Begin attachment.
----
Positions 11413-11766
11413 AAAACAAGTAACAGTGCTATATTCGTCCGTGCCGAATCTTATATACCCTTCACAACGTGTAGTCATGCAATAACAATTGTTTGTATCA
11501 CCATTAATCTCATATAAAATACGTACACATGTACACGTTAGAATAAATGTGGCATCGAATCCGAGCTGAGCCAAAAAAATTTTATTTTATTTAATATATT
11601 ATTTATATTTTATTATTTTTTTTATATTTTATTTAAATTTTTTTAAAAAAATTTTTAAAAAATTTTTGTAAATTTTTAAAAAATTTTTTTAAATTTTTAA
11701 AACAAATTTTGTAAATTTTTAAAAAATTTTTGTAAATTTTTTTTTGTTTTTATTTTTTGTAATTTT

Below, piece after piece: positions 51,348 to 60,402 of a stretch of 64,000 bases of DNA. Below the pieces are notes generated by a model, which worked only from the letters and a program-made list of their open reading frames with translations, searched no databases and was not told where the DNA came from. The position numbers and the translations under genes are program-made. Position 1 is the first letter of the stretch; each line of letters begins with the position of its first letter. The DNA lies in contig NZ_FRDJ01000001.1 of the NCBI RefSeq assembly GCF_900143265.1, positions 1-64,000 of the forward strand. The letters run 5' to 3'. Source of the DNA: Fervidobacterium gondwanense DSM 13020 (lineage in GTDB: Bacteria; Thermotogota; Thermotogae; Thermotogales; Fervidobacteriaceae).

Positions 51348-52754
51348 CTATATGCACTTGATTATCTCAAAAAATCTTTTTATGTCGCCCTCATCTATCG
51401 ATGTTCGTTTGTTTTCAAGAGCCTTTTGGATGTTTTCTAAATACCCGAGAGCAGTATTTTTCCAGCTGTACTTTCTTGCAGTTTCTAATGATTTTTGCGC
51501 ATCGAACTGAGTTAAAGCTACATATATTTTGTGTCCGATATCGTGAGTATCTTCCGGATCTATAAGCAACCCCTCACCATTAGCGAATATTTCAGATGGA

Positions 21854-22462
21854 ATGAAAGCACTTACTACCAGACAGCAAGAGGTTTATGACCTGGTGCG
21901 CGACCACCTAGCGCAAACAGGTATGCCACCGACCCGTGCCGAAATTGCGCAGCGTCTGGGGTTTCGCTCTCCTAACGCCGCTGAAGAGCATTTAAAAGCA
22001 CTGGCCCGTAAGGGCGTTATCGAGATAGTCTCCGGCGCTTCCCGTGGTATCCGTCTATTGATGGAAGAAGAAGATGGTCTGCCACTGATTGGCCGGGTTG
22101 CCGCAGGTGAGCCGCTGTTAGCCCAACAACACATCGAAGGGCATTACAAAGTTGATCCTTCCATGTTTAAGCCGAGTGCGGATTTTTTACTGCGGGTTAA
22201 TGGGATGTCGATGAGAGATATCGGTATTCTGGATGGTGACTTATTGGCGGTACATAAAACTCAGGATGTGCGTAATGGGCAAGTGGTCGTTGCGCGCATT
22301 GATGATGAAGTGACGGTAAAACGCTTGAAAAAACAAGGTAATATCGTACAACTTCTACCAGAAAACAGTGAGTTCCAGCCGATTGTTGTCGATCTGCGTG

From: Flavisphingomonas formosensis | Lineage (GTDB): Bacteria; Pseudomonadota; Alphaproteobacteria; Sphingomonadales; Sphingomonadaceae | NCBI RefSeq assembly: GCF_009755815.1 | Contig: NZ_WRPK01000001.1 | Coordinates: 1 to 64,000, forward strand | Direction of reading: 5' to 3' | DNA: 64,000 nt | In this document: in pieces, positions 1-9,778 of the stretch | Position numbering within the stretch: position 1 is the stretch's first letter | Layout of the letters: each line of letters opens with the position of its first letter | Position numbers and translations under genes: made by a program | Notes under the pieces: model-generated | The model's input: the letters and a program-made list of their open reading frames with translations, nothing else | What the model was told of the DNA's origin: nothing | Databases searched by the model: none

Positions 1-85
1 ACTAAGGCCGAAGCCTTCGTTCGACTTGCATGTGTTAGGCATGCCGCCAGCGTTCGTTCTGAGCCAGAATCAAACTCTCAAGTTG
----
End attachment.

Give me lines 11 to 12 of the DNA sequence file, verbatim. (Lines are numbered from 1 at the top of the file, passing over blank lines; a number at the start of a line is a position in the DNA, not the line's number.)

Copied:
Positions 21854-22462
21854 ATGAAAGCACTTACTACCAGACAGCAAGAGGTTTATGACCTGGTGCG